10 Simple Ways to Beat Seasonal Allergies

By Sarah Newkirk |

Yes, you can experience spring without constantly itchy eyes and a runny nose. Here’s how.


Spring is here: April showers, May sneezes. But you don’t have to fall victim to seasonal allergies. How so?

“Have an allergy action plan,” says Clifford Bassett, M.D., a clinical assistant professor at New York University School of Medicine. Follow his 10 simple rules to allergy-proof your life.

Rule #1: Take Allergy Meds Before You Need Them

Don’t wait for itchy eyes and a runny nose to ruin your day. Ask your doctor as soon as possible about preventing allergy symptoms before they start. Taking over-the-counter and prescription medicines, such as antihistamines, now can help you avoid or limit symptoms later, Dr. Bassett says.

Rule #2: Spend Your Mornings Inside

Pollen comes from trees, flowers, and weeds, so it’s hard to avoid—even if you live in an urban area. Check your local news reports for the day’s pollen count, and stay indoors when it’s especially high (levels are usually described simply as low, moderate, or high).

Pollen counts generally peak in the middle of the morning and start to dip in the middle of the afternoon. So if you want to fit in some outdoor time, early morning or evening are your best options.

Rule #3: Shield Yourself with a Hat and Sunglasses

On windy days, pollen can travel up to 500 miles. Create a barrier by wearing a hat and sunglasses. The larger the better, Dr. Bassett says. You’ll just want to wipe your glasses clean when you go indoors.

Rule #4: Go Easy on the Hair Products

Hair gels, sprays, and waxes may help your style stay put, but they can make allergies worse. Why? Because pollen clings to these sticky products. When you lie down at night, you’ll transfer any pollen to your pillow. “Then you’re in a pollen bath,” Dr. Bassett says. Try to limit hair product use, or take a shower after you’ve been outdoors.

Rule #5: Tackle Indoor Allergy Triggers

Pollen is king when it comes to outdoor allergies, but other common triggers may be lurking in your home, including dust mites, pet dander, and mold. Keeping your house clean can help, as well as washing bedding in hot water weekly.

More expert-approved strategies: Consider using mattress and pillow protectors; keep pets out of the bedroom and off furniture; seal leaky pipes; and clean bathrooms regularly to limit indoor mold.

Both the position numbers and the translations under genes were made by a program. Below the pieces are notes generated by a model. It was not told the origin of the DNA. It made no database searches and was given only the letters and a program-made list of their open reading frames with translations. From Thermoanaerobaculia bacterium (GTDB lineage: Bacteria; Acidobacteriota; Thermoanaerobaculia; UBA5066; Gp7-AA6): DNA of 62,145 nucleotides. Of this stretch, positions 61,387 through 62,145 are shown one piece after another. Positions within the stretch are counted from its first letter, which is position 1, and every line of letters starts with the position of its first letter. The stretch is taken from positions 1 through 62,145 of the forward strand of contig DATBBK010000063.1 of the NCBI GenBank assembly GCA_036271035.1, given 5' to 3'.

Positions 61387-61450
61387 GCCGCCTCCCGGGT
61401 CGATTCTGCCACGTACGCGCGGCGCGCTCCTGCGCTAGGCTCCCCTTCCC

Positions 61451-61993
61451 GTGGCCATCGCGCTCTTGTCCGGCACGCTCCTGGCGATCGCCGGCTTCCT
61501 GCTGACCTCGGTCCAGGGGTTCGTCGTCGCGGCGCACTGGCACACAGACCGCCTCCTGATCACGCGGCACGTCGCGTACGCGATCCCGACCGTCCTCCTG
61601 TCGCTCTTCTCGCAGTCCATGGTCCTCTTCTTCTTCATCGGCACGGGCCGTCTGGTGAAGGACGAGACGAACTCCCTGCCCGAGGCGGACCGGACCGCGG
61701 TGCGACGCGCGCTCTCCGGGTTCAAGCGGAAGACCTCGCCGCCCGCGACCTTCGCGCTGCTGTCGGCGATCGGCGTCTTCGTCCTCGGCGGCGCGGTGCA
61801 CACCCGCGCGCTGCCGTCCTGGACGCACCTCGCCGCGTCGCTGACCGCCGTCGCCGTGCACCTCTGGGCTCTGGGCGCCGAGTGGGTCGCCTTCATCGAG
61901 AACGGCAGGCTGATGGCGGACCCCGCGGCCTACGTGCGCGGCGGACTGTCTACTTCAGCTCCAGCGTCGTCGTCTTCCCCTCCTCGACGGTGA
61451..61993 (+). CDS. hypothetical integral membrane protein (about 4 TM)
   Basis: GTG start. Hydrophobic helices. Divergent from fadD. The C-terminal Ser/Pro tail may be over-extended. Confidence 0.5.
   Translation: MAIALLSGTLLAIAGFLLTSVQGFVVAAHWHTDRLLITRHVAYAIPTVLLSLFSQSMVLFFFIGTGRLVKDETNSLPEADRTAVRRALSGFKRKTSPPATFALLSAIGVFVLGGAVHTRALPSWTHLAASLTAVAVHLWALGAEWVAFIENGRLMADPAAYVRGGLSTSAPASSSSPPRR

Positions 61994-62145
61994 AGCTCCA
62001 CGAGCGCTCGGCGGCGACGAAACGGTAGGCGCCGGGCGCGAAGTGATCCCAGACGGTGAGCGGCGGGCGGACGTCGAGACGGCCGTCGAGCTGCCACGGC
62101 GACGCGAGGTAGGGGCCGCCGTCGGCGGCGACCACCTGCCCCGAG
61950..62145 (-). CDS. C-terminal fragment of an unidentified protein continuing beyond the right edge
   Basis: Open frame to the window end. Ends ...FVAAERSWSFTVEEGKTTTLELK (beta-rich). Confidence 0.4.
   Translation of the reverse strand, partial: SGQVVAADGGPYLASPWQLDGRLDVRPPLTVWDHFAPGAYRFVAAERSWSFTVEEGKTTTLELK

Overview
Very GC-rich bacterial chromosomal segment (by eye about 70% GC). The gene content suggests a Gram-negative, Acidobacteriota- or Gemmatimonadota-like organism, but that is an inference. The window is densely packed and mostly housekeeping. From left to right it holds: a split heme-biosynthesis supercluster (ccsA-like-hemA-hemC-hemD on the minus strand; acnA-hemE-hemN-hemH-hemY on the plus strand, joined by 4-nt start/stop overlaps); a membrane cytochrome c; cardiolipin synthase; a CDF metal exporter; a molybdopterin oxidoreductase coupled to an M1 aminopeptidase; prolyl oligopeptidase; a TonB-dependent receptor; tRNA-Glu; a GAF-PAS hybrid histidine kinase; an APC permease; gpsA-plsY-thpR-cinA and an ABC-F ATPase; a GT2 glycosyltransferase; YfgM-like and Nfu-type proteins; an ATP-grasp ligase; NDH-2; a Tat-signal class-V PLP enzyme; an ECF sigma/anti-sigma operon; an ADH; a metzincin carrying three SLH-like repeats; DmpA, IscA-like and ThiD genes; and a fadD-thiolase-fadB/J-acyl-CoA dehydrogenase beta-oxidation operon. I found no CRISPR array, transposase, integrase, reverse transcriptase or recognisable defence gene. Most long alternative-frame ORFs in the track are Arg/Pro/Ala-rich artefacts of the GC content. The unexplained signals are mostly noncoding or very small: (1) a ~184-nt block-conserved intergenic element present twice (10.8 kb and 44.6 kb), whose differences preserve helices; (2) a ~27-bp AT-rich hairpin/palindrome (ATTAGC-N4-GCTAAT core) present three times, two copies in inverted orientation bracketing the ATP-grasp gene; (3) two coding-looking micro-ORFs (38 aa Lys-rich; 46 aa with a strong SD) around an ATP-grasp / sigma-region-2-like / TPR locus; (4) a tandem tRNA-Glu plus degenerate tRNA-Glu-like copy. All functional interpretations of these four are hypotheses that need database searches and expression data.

Rule #6: Choose Air-Purifying Houseplants

If you have allergies, you may be sensitive to certain plants. Choose fragrance-free flowers, such as orchids or calla lilies, to decorate your home. Or pick an attractive houseplant that also naturally purifies the air. Bamboo, aloe, and snake plants are all good options.

Rule #7: Keep Stress Levels in Check

“When you reduce stress, you can reduce allergy symptoms,” Dr. Bassett says. Stress doesn’t cause allergies, but it can make symptoms worse. The next time you feel stressed, try this simple breathing exercise: Sit in a comfortable position. Take a deep breath, expanding your belly. Pause, exhale slowly to the count of five. Repeat six to 10 times.

Deep breathing, like the practice above, has been shown to lower levels of cortisol, the stress hormone, and trigger a relaxation response in your body. Listening to calm music or spending time with loved ones are also proven ways to relieve stress.

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Rule #8: Eat Allergy-Fighting Foods

Onions, berries, and apples contain quercetin, an antioxidant that may have anti-allergy properties, early studies show. “The jury is still out whether there is such a thing as an anti-allergy diet,” Dr. Bassett says. But eating nutritious foods can help you stay healthy overall.

And don’t forget hydration. Drinking plenty of liquids can help thin mucus and relieve congestion.

Rule #9: Identify Your Personal Triggers

Some people are most bothered by pollen, and others struggle more with dust mites or pet dander. Learn your triggers by recording your symptoms. Then take steps to avoid them.

For example, if pollen sets off your symptoms, be sure to wear a hat and sunglasses outside, and shower before getting in bed. If you can’t find relief, talk to your doctor or an allergist.

Rule #10: Prepare an Allergy Response Kit

Keep a bag of allergy flare-up essentials in your home and car. Stock it with tissues, saline nasal spray, over-the-counter allergy medicine, a hat, sunglasses, and face wash or cleansing wipes, Dr. Bassett says. If your doctor has prescribed any emergency allergy medicine, be especially sure to carry and use it as directed. It may sound a little extreme, but you’ll quickly realize it’s worth it!

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